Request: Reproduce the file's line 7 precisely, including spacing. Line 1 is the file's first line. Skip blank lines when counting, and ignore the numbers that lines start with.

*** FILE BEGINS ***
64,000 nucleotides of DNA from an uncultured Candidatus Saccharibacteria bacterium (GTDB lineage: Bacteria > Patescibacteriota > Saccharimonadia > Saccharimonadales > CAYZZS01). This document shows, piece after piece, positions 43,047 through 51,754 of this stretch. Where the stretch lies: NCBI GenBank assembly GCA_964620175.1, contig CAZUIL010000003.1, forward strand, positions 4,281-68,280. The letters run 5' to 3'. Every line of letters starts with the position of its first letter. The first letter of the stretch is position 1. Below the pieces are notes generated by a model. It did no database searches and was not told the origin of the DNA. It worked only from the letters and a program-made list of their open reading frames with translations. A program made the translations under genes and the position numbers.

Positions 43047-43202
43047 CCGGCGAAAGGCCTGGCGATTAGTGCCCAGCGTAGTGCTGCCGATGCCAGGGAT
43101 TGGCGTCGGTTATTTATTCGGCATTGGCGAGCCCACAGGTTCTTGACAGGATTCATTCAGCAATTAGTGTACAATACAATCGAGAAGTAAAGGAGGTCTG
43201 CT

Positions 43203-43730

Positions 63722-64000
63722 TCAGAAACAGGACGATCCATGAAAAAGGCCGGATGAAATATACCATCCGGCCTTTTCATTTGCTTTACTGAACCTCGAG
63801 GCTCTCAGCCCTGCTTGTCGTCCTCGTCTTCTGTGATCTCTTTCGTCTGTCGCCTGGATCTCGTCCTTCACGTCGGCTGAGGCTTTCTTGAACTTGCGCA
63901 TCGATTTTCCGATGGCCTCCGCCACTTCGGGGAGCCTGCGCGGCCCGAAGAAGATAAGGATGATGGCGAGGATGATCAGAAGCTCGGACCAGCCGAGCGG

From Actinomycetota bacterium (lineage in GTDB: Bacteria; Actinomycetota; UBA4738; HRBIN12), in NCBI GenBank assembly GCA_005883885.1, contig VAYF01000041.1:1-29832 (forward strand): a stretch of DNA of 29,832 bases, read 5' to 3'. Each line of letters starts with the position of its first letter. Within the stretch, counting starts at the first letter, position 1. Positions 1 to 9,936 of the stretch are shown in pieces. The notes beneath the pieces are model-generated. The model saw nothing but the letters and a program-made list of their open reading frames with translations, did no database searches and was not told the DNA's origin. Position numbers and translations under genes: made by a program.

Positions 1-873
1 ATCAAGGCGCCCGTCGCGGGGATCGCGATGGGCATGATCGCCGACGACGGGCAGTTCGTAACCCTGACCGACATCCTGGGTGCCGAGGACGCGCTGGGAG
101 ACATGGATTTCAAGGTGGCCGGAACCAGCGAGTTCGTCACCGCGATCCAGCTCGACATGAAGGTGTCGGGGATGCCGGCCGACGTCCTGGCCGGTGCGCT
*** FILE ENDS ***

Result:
Positions 63722-64000